Sunday, June 5, 2011
Harry Potter: Prophecy
In Harry Potter and the Half-Blood Prince, Professor Albus Dumbledore expresses a very sensible view on prophecy. Dumbledore says that prophecies are not automatically fulfilled. Rather, a prophecy is fulfilled only when people act on the prophecy.
A prophecy was made at Harry Potter's birth. We read the prophecy on page 841 of Harry Potter and the Order of the Phoenix:
THE ONE WITH THE POWER TO VANQUISH THE DARK LORD APPROACHES . . . BORN TO THOSE WHO HAVE THRICE DEFIED HIM, BORN AS THE SEVENTH MONTH DIES . . . AND THE DARK LORD WILL MARK HIM AS HIS EQUAL, BUT HE WILL HAVE POWER THE DARK LORD KNOWS NOT . . . AND EITHER MUST DIE AT THE HAND OF THE OTHER FOR NEITHER CAN LIVE WHILE THE OTHER SURVIVES . . . THE ONE WITH THE POWER TO VANQUISH THE DARK LORD WILL BE BORN AS THE SEVENTH MONTH DIES . . .
The Dark Lord, Lord Voldemort, is aware of the first half of the prophecy: that the one with the power to vanquish him will be born to parents who have defied him three times and will be born at the end of July. Voldemort knows this because one of his servants was eavesdropping when the prophecy was spoken, but the eavesdropper was discovered and removed from the premises after hearing only the first half of the prophecy, which the eavesdropper dutifully reported to Voldemort.
Dumbledore points out that Voldemort himself has singled Harry Potter out as the subject of the prophecy by attempting to murder Harry when Harry was one year old. Not having heard the second half of the prophecy, Voldemort is unaware that he will thus mark Harry as his equal and that Harry will have powers of which Voldemort knows nothing. Indeed, in attempting to kill Harry, Voldemort himself dies (or would have died if it hadn't been for his horcruxes, which keep him in a sort of half-life from which he can rebuild himself). Also, in attempting to kill Harry, Voldemort transfers to Harry some of his powers--not his evil character but his powers. Harry, for example, like Voldemort, has the power to understand and speak Parseltongue, the language of snakes, and a mental connection is established that allows Harry access to something of what Voldemort is thinking and feeling. Also, Voldemort, in attempting to kill Harry, first kills Harry's father and mother, who give their lives in attempting to save Harry, thus assuring that Harry will want to avenge their deaths by killing Voldemort.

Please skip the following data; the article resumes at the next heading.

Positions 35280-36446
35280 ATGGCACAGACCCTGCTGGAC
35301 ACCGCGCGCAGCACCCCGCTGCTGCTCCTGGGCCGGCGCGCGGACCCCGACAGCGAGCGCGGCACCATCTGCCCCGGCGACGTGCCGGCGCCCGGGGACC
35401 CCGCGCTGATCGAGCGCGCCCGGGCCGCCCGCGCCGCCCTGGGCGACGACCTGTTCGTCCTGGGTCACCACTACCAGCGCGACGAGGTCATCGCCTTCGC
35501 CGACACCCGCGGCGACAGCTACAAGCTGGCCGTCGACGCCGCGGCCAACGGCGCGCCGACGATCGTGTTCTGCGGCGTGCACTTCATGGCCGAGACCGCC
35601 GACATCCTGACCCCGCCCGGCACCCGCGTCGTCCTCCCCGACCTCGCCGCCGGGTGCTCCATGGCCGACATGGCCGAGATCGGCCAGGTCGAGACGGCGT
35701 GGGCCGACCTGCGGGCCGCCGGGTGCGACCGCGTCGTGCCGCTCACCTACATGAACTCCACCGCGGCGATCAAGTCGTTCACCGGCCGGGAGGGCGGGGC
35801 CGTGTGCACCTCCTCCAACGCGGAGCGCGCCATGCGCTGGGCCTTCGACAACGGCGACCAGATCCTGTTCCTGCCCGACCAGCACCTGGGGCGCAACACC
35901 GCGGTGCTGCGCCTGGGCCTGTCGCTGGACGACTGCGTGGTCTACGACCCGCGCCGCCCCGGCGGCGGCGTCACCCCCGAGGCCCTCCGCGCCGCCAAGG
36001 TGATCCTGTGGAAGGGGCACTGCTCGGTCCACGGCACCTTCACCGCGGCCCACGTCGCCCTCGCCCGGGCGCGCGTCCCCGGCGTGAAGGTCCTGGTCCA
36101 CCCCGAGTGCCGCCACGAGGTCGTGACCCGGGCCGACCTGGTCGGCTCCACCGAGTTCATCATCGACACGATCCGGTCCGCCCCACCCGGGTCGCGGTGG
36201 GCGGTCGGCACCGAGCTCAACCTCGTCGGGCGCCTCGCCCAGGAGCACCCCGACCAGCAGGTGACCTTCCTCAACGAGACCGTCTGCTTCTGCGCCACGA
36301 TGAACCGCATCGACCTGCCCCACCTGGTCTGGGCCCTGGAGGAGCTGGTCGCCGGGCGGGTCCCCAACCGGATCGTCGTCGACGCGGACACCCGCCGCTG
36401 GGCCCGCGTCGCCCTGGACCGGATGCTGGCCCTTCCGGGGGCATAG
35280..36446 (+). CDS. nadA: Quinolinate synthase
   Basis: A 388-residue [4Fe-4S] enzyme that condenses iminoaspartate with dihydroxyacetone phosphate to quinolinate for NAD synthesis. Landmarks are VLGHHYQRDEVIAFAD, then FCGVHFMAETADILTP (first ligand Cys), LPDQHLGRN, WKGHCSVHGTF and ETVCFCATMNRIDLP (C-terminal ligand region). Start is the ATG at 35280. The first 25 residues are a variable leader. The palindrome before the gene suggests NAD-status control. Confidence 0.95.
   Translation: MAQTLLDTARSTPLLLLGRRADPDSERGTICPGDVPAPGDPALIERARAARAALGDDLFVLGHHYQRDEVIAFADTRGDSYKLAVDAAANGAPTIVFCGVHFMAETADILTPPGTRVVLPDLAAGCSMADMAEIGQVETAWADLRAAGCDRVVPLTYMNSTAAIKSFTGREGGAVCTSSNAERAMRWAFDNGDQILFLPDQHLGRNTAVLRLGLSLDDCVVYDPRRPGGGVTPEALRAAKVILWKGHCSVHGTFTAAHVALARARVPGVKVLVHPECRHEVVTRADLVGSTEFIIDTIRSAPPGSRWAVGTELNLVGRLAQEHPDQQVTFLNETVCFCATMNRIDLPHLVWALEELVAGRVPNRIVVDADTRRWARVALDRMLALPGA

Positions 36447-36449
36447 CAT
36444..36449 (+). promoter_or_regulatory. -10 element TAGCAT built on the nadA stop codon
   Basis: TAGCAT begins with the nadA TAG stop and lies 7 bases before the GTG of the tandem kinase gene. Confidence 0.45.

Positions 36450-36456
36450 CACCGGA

Dumbledore points out that the prophecy would never have been fulfilled if Voldemort had not heard the first part of it and then acted on what he had heard. Dumbledore also points out that Voldemort's actions insured the fulfilling of the second part of the prophecy. On page 510 of Harry Potter and the Half-Blood Prince, Dumbledore says:
Voldemort himself created his worst enemy, just as tyrants everywhere do! Have you any idea how much tyrants fear the people they oppress? All of them realize that, one day, amongst their many victims, there is sure to be one who rises against them and strikes back! Voldemort is no different! Always he was on the lookout for the one who would challenge him. He heard the prophecy and he leapt into action, with the result that he not only handpicked the man most likely to finish him, he handed him uniquely deadly weapons!
These deadly weapons include the powers that Voldemort transferred to Harry as well as the deep hatred for Voldemort within Harry because of Voldemort's murder of Harry's parents. Dumblemore also points out that, because Voldemort murdered Harry's parents, Harry would want to kill Voldemort even if Harry had never heard of the prophecy. Therefore, it is not true that Harry must try to kill Voldemort in order to fulfill the prophecy. Voldemort is the one who is making the prophecy all important, meaning that Voldemort will continue to pursue Harry, and this makes it inevitable that either Harry or Voldemort will finally kill the other.
Harry, too, has a choice. Voldemort will continue to pursue him, but Harry himself has a choice in how he will respond, as expressed on page 512 of Harry Potter and the Half-Blood Prince:
It was, he [Harry] thought, the difference between being dragged into the arena to face a battle to the death and walking into the arena with your head held high. Some people, perhaps, would say that there was little to choose between the two ways, but Dumbledore knew--and so do I, thought Harry, with a rush of fierce pride, and so did my parents--that there was all the difference in the world.
While the lesson of Greek tragedy is that we cannot escape our fate (that which the fates have ordained, or prophesied, to be our lot), the lesson of the Harry Potter novels is that we have choices. Prophecies are fulfilled when we choose to act on them. Even when someone else's actions "force" the fulfillment of a prophecy in which we are involved, we have choices as to how to respond.